Don't sell in May; Settle in

Stock investors often hear about “sell in May and go away” around this time of year. It implies that investors should sell their stocks in early May and buy them back in late October at a lower price

TORONTO (June 1, 2017)  - Stock investors often hear about “sell in May and go away” around this time of year. It implies that investors should sell their stocks in early May and buy them back in late October at a lower price. Since 1968 the S&P/TSX Index has risen an average of 8.0% (including dividends) from November to April but added only 1.5% from May to October. Interestingly enough, the “sell in May and go away” phenomenon appears to be universal across international stock markets.

Investors should be cautious about trying to trade around this phenomenon though. First, you would have to get two decisions right: the sell and the buy, which is extremely difficult. Second, the negative months in Canada were not that bad in absolute terms, so buying back the stock often cost you more. And finally, there have been multiple periods with good returns during the summer months (less than half of these months had negative returns).

Besides this phenomenon should be taken with a grain of salt, since most of the weakness was triggered by unpredictable events such as: Brexit last year; the Chinese equity market meltdown in 2015; the OPEC triggered oil price collapse in 2014; the world financial market selloff in 2008; and so on. All these were summer and early fall events.

In fact the really only bad month is September which, as seen in this chart, has posted an average decline of 0.38%. Only two other months, June and October, show any average loss. September is the worst month as the market fell more than 54% of the time, while over the same 49 year period stocks have only declined 42% of the time. October, feared as the crash month, shows an average loss of 0.11%, but it is the most volatile month. At the head of the pack was December with an average gain of 2.42% which was far better than the famed January effect.

Theories for September’s weakness are abundant: there is less money flowing into investments in the latter half of the year as bonuses and tax refunds came in early and frequently go into RRSPs; investors begin to pay more attention to investments after a summer off; and psychologically, when the leaves turn, vacations end and the days get shorter, there is a tendency for impatient investors to get rid of shares they had been thinking about selling. Then again it could be no more complicated than the fact that there are only 12 months in the year and there has to be a best and a worst one. Some month had to be September.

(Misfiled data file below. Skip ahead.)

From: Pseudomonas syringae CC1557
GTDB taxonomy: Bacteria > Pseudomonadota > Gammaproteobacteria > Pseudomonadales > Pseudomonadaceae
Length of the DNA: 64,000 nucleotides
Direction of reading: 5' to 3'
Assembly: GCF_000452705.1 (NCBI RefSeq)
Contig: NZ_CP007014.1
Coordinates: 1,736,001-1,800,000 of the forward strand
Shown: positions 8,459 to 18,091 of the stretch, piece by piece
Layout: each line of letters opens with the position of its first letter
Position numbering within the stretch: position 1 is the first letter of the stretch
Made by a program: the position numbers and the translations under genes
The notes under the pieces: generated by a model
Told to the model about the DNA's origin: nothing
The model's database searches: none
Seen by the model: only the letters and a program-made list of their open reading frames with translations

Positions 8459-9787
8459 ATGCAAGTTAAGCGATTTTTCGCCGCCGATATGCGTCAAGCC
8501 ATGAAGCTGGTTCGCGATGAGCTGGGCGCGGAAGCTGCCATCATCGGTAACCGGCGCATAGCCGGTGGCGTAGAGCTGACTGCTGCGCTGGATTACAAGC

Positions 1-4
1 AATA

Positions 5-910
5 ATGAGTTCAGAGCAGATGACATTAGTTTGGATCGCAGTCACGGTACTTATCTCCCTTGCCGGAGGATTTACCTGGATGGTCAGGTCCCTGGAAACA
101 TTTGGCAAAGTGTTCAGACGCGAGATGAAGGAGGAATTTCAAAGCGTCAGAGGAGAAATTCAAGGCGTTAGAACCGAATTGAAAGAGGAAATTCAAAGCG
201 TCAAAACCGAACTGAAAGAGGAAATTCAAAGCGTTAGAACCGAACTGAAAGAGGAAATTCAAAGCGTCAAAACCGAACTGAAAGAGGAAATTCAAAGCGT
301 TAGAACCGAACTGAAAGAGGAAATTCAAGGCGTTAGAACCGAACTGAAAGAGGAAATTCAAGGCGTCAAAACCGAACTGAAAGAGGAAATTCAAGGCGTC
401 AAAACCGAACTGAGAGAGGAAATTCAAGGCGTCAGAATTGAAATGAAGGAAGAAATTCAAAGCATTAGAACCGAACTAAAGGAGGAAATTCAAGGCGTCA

History shows investors could be better off rotating, rather than retreating. Investing in cyclical sectors (Consumer Discretionary, Energy, Health Care, Industrials, IT & Materials) from November to April and then gravitating toward defensive groups (Consumer Staples, Financials, Telecom & Utilities) from May to October could be rewarding. As the data to the left shows, the defensive stocks held up better between May and October, but only Utilities did better.

Reading too much into past trends can be a mistake however. The September market downturn is ultimately just a sort of emotional malaise. It is interesting to note that September’s negative seasonal bias is much less pronounced in years when the market is up year-to-date, as is the case this year.



This report may contain forward looking statements. Forward looking statements are not guarantees of future performance as actual events and results could differ materially from those expressed or implied. The information in this publication does not constitute investment advice by Provisus Wealth Management Limited and is provided for informational purposes only and therefore is not an offer to buy or sell securities. Past performance may not be indicative of future results.
While every effort has been made to ensure the correctness of the numbers and data presented, Provisus Wealth Management does not warrant the accuracy of the data in this publication. This publication is for informational purposes only.

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